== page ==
What your workplace might look like in 2025

What will the office look like a decade from now? How will we spend our working days? Three experts at the 2016 Human Resources Professional Association Annual Conference & Trade Show explained how the economic crisis, population explosion and performance ratings affect the way we do business.

Education relevance

“2016 is a year of transition,” says Benjamin Tal, deputy chief economist for CIBC World Markets Inc. “What was normal in the past is not normal in the context of today’s economy.”

Canada is the most educated country in the OECD, but it’s also the number one country within the OECD with citizens living in poverty. “We have a significant mismatch,” says Tal. “There are jobs without people and people without jobs.”

While immigration is part of the solution, Tal believes education plays an even larger part. “We must break the negative stigma associated with colleges. There’s nothing wrong with a BA in history and a degree in plumbing,” he says.

Employment equilibrium shift

Rising population, robots replacing jobs and an increasingly (global) mobile workforce is the perfect storm, and it leads to a fundamental shift in employment equilibrium, says Jerry Zhang, head of the HR consultancy firm Finchway Group.


Lots will change in the workplace over the next 10 years:
  • There will be too many people and too few jobs. [This prediction differs a bit from Tal’s statement.]
  • Entrepreneurialism will rise because talented individuals won’t want to work at someone else’s company.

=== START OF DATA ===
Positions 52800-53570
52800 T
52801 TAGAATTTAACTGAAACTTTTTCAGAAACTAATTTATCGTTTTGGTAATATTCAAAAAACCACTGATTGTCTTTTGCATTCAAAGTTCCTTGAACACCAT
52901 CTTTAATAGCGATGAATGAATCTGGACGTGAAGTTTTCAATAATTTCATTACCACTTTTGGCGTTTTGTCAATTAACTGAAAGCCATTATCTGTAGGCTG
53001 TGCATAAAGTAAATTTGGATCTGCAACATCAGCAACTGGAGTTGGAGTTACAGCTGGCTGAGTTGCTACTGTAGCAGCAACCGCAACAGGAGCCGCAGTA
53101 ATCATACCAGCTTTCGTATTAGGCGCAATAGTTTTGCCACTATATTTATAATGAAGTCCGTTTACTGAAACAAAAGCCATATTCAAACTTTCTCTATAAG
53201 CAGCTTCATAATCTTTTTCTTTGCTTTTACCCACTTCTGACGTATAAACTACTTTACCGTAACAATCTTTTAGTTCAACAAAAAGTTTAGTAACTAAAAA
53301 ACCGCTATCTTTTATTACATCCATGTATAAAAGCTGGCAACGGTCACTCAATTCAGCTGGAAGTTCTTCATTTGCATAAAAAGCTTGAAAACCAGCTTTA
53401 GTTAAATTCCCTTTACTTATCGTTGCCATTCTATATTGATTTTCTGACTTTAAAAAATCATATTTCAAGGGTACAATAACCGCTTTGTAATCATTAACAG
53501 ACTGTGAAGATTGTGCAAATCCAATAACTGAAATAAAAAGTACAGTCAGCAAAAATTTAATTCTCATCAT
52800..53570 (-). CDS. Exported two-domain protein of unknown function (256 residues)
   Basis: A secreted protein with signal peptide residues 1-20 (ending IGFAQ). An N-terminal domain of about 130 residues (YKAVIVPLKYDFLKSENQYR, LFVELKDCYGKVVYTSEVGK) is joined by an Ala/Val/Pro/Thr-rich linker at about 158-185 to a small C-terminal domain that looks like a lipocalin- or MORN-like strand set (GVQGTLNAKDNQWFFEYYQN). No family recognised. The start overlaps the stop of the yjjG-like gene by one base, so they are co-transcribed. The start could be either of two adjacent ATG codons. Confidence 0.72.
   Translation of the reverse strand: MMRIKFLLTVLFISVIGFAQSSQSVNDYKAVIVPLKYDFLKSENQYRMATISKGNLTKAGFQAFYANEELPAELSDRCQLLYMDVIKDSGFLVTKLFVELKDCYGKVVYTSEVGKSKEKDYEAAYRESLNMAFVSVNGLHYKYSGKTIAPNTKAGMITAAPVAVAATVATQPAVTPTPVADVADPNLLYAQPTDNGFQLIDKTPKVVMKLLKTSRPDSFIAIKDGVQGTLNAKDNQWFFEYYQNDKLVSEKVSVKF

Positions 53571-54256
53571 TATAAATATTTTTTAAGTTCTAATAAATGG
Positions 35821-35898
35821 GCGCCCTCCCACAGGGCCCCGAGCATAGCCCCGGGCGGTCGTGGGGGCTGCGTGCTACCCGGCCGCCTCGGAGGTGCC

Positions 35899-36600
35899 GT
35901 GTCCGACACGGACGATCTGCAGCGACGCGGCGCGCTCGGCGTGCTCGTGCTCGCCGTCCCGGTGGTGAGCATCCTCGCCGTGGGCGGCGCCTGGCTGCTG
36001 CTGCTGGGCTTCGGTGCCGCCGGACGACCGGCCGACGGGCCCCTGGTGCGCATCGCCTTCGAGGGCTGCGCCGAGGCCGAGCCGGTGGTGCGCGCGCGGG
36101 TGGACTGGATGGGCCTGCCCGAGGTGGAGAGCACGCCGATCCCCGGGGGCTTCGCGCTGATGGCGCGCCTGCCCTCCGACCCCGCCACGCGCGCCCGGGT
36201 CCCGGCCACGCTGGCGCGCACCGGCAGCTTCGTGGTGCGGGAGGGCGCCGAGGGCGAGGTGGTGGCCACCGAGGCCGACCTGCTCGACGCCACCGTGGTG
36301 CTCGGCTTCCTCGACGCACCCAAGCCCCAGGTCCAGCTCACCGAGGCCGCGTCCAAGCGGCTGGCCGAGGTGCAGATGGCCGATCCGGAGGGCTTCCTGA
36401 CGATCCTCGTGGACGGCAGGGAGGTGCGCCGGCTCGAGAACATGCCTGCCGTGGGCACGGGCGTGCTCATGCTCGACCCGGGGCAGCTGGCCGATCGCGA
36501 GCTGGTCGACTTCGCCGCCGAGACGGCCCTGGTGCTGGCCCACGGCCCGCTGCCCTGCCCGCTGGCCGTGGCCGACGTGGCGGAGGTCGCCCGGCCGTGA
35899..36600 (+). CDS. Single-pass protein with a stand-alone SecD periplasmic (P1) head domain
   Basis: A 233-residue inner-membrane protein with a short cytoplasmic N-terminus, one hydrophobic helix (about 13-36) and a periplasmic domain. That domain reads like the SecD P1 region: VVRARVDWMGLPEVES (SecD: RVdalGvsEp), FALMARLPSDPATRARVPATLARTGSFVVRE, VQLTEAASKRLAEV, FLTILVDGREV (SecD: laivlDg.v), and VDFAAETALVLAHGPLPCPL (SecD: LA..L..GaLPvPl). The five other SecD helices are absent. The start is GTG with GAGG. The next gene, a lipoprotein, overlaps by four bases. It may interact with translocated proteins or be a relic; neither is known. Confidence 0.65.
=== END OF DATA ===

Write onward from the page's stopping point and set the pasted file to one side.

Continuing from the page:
• As jobs fall away and split, workers will need to become more specialized.
  • Specialization will lead to outsourcing (of people, not countries, this time). “Outsourcing 3.0 is the freelancer — somebody in the comfort of a home who doesn’t hold down one specific job but holds down several jobs for several companies,” explains Zhang.
  • Organizations will need to become more adaptive, and everything will get quicker and be a lot more temporary.
  • Diversity will become an inevitability that we’ll adapt to.

Ratings obsolescence

“Giving ratings makes sense until you do it to humans,” says David Rock, director of the NeuroLeadership Institute and author of the book Your Brain at Work.

Ratings cause huge problems for employee performance systems. “When you remove them, you can innovate,” explains Rock, author of the wildly popular article “Kill Your Performance Ratings.”

Microsoft and Gap are but a few of the companies that have dropped ratings over the past few years. “This is not a trend,” he says. “It’s a deep, deep movement with a lot of momentum.”

According to Rock, dropping ratings fosters a growth mindset for continual improvement, minimizes the threat to candid and honest conversations, and activates insight so people can grow and change.

The journey takes about 12 months, and an organization has to follow what’s meaningful in its culture. “Science combined with case studies can help you do this differently,” he says.

Note: Benjamin Tal’s keynote speech, Taking an Outside-in Perspective: Linking Economics to HR, was sponsored by CPA Canada.

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